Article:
Ethical perspectives on work
– When religion and work are intertwined, it can be a positive experience. But for some, it can also feel like a way for employers to exploit a worker's loyalty, says MF research fellow Maria Ledstam.
Ledstam is a research fellow in ethics at MF. She studies ethical perspectives on work. Her project can be described as empirical ethics.
– More specifically, I'm looking at, through field work and ethnographic studies, how the meaning of work is negotiated in two global Christian organizations - one Catholic and one Protestant. Both organizations run social enterprises, she says.
Part of what Ledstam is looking at in her research is the relationship between religion and economics in work.
– A lot of people think that religion doesn't have anything to do with economics or work. In an academic setting, for example, one has often placed religion and economics in different spheres, says Ledstam.
She points out that there are many today who are drawing attention to the weakness of such a division. Instead, many are trying to shed light on the overlap and intermingling that exists between economics and religion, both in theory and practice. Ledstam's project can be seen as a part of this development, which is sometimes called postsecularism, or the new visibility of religion.
Positive - or exploitative?
– What actually happens when religious values and practices are integrated into the work of an organization or company?
– This question has been dealt with thoroughly by religious studies scholars, theologians, sociologists, psychologists and economists in recent years. A group of researchers is very positive to what they call ”workplace spirituality”. With few exceptions, studies looking at the co-mingling of spirituality/religion and work in companies describe this phenomenon as something positive - both for the company and for the employees, according to Ledstam.
She says that in these ”positive” studies, religion is mainly understood as something individual. In this way, questions about a broader ethical responsibility lying with companies, for example concerning wages, overtime, or the company's ethical responsibility when it comes to influencing the climate, are neglected.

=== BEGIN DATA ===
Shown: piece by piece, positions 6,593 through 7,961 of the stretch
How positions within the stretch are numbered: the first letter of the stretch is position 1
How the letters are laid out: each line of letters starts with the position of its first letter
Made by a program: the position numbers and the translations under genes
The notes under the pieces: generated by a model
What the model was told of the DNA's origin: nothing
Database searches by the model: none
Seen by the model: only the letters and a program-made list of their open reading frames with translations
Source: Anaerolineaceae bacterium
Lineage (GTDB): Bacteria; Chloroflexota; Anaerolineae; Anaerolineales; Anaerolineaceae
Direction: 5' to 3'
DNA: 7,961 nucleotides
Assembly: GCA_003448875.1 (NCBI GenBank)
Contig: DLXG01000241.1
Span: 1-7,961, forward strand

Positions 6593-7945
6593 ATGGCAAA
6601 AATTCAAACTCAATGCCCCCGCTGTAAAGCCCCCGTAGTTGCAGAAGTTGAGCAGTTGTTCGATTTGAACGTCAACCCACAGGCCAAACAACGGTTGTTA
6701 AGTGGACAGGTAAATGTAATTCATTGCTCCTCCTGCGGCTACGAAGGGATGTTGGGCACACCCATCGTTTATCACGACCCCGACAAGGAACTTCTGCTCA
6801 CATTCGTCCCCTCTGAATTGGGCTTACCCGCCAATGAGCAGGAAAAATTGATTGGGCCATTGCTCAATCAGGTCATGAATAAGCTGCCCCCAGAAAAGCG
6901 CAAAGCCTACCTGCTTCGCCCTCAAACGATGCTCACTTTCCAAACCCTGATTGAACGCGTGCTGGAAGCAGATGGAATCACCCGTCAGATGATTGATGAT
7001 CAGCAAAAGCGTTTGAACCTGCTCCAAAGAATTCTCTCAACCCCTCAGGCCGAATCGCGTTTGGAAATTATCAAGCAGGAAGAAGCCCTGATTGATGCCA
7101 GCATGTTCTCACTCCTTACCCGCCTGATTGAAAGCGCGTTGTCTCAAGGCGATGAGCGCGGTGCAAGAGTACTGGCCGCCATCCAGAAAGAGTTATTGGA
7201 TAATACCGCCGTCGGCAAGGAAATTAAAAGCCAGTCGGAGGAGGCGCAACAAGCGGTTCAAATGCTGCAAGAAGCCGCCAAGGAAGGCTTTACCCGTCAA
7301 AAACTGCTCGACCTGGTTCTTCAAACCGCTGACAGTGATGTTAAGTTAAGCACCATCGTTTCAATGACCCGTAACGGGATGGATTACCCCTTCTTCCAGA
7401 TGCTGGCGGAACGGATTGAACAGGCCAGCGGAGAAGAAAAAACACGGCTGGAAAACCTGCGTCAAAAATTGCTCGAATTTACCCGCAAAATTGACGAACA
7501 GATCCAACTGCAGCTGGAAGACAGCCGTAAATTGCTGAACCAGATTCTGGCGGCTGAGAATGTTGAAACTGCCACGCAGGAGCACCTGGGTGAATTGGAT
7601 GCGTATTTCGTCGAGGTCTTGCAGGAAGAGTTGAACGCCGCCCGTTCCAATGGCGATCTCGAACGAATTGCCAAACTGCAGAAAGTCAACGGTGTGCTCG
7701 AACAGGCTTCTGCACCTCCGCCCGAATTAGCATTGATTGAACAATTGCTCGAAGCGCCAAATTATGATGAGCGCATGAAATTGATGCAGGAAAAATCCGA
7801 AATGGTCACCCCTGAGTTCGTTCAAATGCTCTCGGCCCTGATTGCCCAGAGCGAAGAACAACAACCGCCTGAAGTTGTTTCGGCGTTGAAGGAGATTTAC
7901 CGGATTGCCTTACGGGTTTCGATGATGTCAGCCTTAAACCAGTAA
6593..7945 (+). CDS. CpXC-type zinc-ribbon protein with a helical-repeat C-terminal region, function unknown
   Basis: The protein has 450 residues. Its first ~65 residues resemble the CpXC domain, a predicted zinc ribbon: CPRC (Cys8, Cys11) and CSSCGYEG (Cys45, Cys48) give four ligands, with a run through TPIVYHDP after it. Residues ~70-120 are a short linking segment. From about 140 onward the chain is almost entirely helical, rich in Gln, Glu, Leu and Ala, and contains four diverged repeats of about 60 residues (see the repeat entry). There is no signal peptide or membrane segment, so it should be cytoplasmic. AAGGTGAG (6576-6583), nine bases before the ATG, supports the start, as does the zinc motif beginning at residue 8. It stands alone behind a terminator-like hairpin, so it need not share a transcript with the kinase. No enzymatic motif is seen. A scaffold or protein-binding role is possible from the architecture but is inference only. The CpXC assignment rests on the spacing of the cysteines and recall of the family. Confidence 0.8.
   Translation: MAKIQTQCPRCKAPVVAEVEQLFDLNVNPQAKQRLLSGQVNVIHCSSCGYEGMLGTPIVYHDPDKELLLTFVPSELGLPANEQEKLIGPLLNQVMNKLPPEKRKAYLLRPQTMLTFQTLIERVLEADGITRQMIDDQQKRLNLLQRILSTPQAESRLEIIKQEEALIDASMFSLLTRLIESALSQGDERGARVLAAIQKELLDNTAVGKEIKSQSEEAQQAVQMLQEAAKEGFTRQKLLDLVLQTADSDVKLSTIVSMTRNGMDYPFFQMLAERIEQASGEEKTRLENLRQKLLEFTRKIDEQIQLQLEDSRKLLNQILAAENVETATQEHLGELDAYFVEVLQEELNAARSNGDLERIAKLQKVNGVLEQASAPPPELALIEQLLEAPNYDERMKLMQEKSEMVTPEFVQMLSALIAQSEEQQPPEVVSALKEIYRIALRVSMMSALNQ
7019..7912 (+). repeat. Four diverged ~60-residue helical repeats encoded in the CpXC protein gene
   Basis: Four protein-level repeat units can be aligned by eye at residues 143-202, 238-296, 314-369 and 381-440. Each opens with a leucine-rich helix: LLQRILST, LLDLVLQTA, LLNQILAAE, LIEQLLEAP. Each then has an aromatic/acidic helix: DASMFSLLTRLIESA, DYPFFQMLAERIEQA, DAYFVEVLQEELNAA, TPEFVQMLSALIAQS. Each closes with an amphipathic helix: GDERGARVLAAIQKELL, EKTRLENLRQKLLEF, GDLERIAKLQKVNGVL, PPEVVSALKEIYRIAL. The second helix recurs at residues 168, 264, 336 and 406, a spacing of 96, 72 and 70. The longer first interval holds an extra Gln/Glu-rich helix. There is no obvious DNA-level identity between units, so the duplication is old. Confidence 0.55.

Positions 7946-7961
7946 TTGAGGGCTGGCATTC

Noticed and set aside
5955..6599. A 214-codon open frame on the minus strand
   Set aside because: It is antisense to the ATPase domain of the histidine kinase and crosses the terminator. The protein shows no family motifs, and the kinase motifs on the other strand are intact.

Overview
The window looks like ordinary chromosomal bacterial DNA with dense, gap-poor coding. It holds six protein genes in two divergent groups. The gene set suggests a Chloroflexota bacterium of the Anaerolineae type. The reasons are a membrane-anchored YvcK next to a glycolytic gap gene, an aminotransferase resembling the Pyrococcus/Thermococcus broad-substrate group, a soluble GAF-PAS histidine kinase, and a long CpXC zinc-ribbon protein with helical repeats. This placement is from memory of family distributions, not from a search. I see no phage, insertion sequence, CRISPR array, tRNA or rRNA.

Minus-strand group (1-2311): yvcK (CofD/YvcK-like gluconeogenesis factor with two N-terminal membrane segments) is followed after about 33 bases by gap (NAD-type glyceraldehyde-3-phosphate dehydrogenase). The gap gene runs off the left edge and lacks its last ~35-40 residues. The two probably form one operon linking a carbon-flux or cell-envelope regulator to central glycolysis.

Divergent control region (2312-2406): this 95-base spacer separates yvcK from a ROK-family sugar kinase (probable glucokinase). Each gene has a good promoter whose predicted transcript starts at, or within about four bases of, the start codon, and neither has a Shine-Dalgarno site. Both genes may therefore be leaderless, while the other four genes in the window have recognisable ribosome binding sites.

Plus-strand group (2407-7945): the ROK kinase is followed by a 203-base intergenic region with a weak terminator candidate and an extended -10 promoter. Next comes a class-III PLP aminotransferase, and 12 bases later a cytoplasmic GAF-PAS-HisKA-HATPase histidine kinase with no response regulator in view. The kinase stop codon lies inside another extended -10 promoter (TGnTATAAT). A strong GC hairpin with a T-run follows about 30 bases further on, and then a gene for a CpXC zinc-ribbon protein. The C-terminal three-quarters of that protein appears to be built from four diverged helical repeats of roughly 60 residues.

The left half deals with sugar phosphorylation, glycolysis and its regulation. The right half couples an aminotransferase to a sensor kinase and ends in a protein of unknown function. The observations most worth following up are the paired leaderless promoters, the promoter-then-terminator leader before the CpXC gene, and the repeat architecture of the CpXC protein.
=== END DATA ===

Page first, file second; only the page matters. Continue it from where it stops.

– The overwhelmingly positive view of ”workplace spirituality” has been problematized by some researchers who claim that religion and spirituality at the workplace can be misused by employers. They can use it to gain social control, and to exploit workers, says Ledstam.
She gives an example of when a company, for example, offers yoga, prayer and meditation during work hours, it can simply be a way for the employer to get the workers to be happier at work.
– In this way, the employer gets the workers to become more loyal to the company in the sense that they work more and harder.
Practice rather than individual
– My contribution to this field is to look at religion in work, not primarily as something individualistic, but by studying practices. My project also contributes something new to the field since the organizations I am studying express a desire to be "holistic". That is, they wish to integrate religion in everything they do and are.
Ledstam says that the Catholic organization she is studying states, for example, that they, through their work, wish to be a part of creating an alternative lifestyle to the capitalism of the day.
– One of the issues that I am going to be looking for in the empirical material is whether the organizations are at all successful in finding cracks in the capitalist system that can pave the way for alternative ways of dealing with ethical challenges related to work and economics in our time.
Different ethical perspectives create tension
Ledstam did her fieldwork in the US and Canada. She used participant observation and interviews to study two workplaces belonging to the organizations Economy of Communion and Business as Mission.
She will analyze and discuss her findings in relation to theological and ethical questions about meanings of work. She has just begun to analyze the empirical material she has gathered.
– Something I can see clearly already is that many conflicts or tensions in the organizations arise between different ethical perspectives. One such clear conflict is when the organization on the basis of its Christian values gives part of its profit to different social projects, to mission and to the fight against poverty when, at the same time, the employees think they should instead have higher salaries. Another conflict arises when the employers would like the employees to use prayer rooms and meditation rooms during work hours, when the employees would rather just work when they are at work.